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Game Review: Doctor Who The Card Game

The latest season of Doctor Who just started, so I think it’s the perfect time to review the brand new game release, Doctor Who: The Card Game. I got a copy of this at GenCon and, as a fan of The Doctor, was thrilled to finally get a chance to play over the weekend.

The basic premise of the game is a lot like the premise of an episode of the show. The Daleks, Weeping Angels and assorted bad guys are trying to take control of various locations. The Doctor, Rory, Amy and River Song are out there trying to stop them.
You start with a deck of 130 card that include Enemies, Defenders, Locations and Support. Each player starts with one of four starting locations and five cards and the rest of the deck is placed face down in the center of the table. 

There’s also an End of Game card that is placed 20 cards up from the bottom of the deck. If other game ending conditions aren’t met by the time this card is reached, then it serves to wrap-up the game before cards run out.

Each player chooses a color and gets a corresponding set of five TARDIS tokens and five Dalek tokens. If any player gets all five of either token type out on the board, this ends the game, even if you haven’t reached the End of Game card.

On your turn you can take a variety of actions with no limit to how many, as long as you have at least three cards left in your hand at the end of your turn to pass to the player on your right. This is the most important mechanic of the game and can be tricky.

It’s not just a matter of handing over three cards that you don’t need. They all do something, and even if they don’t help you, they may help your opponent. A lot. You have to pick very carefully and be sure to use any cards that would give too much of an advantage if passed, even if they don’t help you as much as other cards in your hand.

There are seven different actions you can take during your turn before you pass cards to your opponent. If you have a Location card, play it by adding it to the display of Location cards in front of you and immediately collect the Time Points on the card to save and use later. The card also has Victory Points that you tally at the end to see who wins the game.

You can choose to play Defender cards on your locations to beef them up against attacks or Support cards which give additional help and may affect a location, a specific Defender, or all of your locations. Lastly, you can play Enemy cards to try to take over your opponent’s Locations and gain their Victory Points.

The Defender and Enemy cards are initially played face down. Enemies also get a little Dalek token on top of them to show which player is contesting that location. Once a location has both Defender and Enemy cards, there is a conflict and the cards are revealed.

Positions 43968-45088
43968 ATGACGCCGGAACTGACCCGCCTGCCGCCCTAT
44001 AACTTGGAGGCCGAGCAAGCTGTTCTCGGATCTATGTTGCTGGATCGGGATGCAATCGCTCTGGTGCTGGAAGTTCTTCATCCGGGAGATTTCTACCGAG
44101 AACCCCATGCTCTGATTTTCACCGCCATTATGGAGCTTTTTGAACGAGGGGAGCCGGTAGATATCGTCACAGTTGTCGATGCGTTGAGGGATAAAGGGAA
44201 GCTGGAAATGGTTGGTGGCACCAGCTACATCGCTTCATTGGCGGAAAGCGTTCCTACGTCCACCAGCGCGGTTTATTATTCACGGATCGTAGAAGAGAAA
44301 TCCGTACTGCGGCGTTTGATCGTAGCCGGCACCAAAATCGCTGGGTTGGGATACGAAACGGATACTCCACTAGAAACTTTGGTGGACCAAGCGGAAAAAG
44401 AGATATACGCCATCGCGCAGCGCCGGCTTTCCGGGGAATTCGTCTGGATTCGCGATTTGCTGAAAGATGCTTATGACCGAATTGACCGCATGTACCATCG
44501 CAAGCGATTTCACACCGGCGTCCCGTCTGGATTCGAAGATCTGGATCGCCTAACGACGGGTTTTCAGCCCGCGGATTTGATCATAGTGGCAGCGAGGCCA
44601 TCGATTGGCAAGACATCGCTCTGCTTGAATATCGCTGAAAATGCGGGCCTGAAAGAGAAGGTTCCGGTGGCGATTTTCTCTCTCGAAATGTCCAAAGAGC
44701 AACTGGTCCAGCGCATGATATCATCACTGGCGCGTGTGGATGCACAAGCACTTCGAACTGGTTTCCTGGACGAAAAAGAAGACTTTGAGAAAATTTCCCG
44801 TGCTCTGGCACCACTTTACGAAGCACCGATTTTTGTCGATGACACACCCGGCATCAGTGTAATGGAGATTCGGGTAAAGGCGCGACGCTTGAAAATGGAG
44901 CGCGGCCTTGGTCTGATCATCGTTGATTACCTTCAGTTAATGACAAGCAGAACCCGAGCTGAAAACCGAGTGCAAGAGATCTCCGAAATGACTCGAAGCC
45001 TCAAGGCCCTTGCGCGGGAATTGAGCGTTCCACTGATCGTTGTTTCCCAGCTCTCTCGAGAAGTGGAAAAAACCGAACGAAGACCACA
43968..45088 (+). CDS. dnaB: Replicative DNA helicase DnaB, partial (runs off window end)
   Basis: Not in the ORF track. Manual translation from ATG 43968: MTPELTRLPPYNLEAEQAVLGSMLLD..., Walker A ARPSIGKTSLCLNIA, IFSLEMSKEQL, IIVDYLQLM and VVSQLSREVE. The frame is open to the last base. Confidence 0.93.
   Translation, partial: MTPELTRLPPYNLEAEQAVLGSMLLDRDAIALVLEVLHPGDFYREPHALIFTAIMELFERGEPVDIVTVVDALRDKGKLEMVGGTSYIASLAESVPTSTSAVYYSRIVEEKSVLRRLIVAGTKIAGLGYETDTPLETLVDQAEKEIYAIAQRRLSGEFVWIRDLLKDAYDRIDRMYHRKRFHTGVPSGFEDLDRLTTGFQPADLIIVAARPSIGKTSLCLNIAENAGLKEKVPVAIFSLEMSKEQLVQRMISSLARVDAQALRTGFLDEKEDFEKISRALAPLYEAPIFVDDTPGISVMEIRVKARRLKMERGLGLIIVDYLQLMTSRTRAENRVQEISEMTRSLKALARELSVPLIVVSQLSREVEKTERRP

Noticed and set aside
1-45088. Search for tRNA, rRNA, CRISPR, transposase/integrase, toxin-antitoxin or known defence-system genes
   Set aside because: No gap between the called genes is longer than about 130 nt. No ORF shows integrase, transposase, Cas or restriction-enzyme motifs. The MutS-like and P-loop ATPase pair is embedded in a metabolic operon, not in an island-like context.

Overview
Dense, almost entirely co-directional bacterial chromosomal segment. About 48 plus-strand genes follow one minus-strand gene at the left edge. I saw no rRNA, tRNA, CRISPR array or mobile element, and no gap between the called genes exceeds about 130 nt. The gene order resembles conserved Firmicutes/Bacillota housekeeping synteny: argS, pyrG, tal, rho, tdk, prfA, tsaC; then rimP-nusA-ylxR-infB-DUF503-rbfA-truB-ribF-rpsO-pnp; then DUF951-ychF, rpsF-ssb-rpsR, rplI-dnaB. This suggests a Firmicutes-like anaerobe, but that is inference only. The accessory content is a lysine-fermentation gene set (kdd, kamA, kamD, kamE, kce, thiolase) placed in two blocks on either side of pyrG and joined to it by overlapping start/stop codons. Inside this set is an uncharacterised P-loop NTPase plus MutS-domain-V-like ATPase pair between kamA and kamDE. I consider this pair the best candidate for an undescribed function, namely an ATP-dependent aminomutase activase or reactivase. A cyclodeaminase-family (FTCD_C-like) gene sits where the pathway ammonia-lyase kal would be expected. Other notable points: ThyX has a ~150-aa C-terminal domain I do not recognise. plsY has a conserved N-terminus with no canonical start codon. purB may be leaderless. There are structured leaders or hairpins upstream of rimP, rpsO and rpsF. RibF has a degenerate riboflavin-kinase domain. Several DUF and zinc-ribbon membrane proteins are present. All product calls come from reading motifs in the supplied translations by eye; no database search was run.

The winner is determined simply by adding up the points on the Enemy cards and Defender cards with the highest count winning the location. Ties always go to the Defender. If the Defender wins, the Enemy goes into the discard pile as do the Defender cards and a TARDIS token is placed on the Location to show that the area is protected by the Doctor.

The TARDIS token automatically defeats the next attack, but is then removed so the Location is open to new attacks. If the Enemy wins the round, then instead of a helpful TARDIS token the Dalek token and enemy cards stay put and those victory points will go to your opponent at the end of the game, unless you win a later battle. 

Once you’ve played the cards you want to play, you can put up to two in reserve for your next turn, as long as you have three to pass to the opponent on your right. Once you’re done, you draw two cards back into your hand and the next player takes their turn.

You can also choose to buy additional cards with the Time Points you collect during the game or exchange up to two cards for additional Time Points if you don’t like the hand you’ve been dealt and want to mix things up.

It’s designed for 3-4 players, takes about an hour to play, and is very quick to learn. This is definitely not a complex card game, although the mechanic of handing three cards to your right definitely adds a challenging twist. The box says it’s for kids 13+ although kids a few years younger than that who are fans of the show could easily play.

Fans of Doctor Who are going to love the artwork. It includes familiar images of our heroes like Matt Smith as The Doctor along with Rory, Amy and River as well as our favorite villains. There are also fun cards like the sonic screwdriver, psychic paper and jammy dodgers that keep up the theme.

If you’re a fan of the Doctor and you’re looking for a fun game that you can easily teach all your friends, even those who wouldn’t call themselves gamers, then you’re going to enjoy Doctor Who: The Card Game. It’s set to release this month and is currently available for preorder at Cubicle 7 so order now and join the battle to save the galaxy!

I received a copy of this game for review purposes.


6 Responses to “Game Review: Doctor Who The Card Game”

  1. MandaPanda says:

    Just ordered a copy. Great review and thanks, would not of known this existed without your recommend.

  2. eric says:

    I will get it, but I hate there is no old school characters. I donT know if they have a license for them, or they think only younger (30 and under) will buy an be confused by the ols stuff. Maybe an expansion.

  3. Yay! Glad I wrote this up and hope you enjoy the game!

  4. I hear you, but I think it just wasn't the intent of this game. There are other games that feature all the Doctors, though, so you're not totally out of luck!

  5. natasha says:

    I just ordered this – can't wait to play it!

  6. Anonymous says:

    I'm considering this game. Not sure if I should buy it. It looks fun, but I don't know…

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